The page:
Keep it clean with simple soaps

The reason soap cleans your dirty bits is simple, clever, and rooted in a discovery made around 2800 BCE by Bablyonian Arabs, who produced an early form by mixing fat or oil with an alkali. The latter could be as basic as potash, or fire ash; in fact, the word alkali derives from the Arabic phrase for calcined ashes. 

The dirt on soap

When oil and alkali are combined, you get hydrophilic molecules that attract grease and dirt, and hydrophobic molecules, which repel water.  Together, they make a lather that collects the nasty stuff and make it easy to wash them away in water. Get it? So simple!

Various fats are employed in soapmaking but the most ancient is probably olive oil. It is still used in lines made by Sitti, a Canadian company working for self-reliance for refugees and displaced communities through employment, skills development, and an inclusive global economy. 

The all-natural soap relies on a traditional cold-press method passed down from generations of Palestinian women, using olive oil from farms in Jerash, Jordan, which produce a high-quality, nutrient-rich, delicious oil from ancient trees.

Soaps are hand-made by artisans inside the Jerash Refugee Camp, which opened as an emergency camp in 1968 for 11,500 Palestinian refugees and displaced persons from the Gaza Strip.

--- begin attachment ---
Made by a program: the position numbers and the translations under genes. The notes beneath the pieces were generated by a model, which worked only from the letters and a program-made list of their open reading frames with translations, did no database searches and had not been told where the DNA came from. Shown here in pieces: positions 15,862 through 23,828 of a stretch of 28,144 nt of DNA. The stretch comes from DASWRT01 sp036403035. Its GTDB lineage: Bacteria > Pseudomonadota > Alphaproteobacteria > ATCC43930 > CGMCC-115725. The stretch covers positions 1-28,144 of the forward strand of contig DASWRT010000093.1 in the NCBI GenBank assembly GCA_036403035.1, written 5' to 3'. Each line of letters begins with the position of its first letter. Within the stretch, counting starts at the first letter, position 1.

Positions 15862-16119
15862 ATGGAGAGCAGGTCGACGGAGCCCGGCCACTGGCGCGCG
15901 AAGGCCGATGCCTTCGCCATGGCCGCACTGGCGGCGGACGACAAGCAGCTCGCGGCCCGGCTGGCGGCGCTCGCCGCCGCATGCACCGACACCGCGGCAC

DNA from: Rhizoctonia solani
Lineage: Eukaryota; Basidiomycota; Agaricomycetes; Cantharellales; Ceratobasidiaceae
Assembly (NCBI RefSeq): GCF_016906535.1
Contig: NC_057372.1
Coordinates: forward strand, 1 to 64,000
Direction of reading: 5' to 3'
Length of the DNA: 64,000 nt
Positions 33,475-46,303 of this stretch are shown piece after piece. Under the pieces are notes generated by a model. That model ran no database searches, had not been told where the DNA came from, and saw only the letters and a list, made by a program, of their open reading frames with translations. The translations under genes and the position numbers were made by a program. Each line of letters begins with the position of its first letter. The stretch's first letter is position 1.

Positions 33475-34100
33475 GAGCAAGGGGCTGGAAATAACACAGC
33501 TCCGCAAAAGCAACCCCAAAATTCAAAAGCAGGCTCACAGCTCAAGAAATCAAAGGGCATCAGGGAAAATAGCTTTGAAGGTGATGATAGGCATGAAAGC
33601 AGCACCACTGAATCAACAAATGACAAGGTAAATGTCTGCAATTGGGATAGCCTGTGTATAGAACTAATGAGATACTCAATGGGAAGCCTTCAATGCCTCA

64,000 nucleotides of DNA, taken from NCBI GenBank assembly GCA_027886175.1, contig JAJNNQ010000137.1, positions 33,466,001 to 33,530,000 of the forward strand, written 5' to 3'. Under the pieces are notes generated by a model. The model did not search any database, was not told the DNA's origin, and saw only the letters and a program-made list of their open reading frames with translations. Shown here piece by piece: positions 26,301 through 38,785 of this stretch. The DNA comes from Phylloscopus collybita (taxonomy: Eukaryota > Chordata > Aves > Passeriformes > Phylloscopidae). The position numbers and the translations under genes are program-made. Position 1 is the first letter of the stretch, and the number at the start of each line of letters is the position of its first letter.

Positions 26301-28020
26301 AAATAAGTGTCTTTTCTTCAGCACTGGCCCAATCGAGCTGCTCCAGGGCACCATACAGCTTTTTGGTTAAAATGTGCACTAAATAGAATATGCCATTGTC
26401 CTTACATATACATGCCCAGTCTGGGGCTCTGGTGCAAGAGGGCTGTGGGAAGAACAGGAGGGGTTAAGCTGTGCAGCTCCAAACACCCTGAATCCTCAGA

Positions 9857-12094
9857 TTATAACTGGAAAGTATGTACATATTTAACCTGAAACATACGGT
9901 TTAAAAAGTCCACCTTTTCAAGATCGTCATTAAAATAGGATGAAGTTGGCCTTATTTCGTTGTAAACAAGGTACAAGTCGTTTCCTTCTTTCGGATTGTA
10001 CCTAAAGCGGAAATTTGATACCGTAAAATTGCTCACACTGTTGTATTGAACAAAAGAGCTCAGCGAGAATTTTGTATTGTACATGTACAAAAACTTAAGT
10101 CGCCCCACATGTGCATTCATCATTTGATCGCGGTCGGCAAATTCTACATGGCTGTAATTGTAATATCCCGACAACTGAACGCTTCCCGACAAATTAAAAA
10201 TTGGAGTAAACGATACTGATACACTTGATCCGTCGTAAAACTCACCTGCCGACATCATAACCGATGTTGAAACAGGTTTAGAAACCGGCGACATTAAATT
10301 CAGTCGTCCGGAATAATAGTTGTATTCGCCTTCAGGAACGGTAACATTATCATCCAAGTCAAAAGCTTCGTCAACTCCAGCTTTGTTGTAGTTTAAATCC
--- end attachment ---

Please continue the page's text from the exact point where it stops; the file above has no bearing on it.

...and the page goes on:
Natural soap can benefit skin

Olive oil soaps benefit all skin types, including those with acne or eczema.

a collection of plant-based skincare and serum with botanical oils from Weleda, on a wooden table, with plants around the products.
Weleda is a Swiss brand that uses nourishing natural ingredients

The company has undertaken some interesting initiatives. A partnership with L’Occitane Middle East was launched for the 2023 Ramadan season. 

Sitti also sells olive oil soap flakes. Hypoallergenic and biodegradable, these can be used throughout the house for face and body soap. They are also as a gentle but effective laundry, dish, and floor or wall detergent. 

Ancient soap ingredients still in use

Adding particular ingredients to soap can help certain skin types and conditions. Oats, for example, have a combination of amino and fatty acids, antioxidants, and vitamin E that reduces inflammation and moisturizes skin. 

It’s the main ingredient in a new  Sensitive Natural line from another Canadian soap manufacturer, Attitude Living. Oats have been added to several body care products. A new Super Leaves line is made with grapeseed oil and olive leaf extract, because it has been shown to inhibit UVB skin damage, and speed healing. 

How old, you may well ask, is the olive leaf recipe? Not sure. But I do know olive tree cultivation goes back at least 7,000 years. Maybe it’s also true that on the winding, dusty path humanity has traveled, we’ve yet to find a better alternative.

So get yourself some nice soap, because you deserve the simple pleasure of a well-made piece of fat mixed with alkali.

Vicky Sanderson

A self-confessed Opinion-ista, Vicky Sanderson has been writing and talking about décor, design and lifestyle issues for almost two decades, and has tested just about every home product known to humankind.

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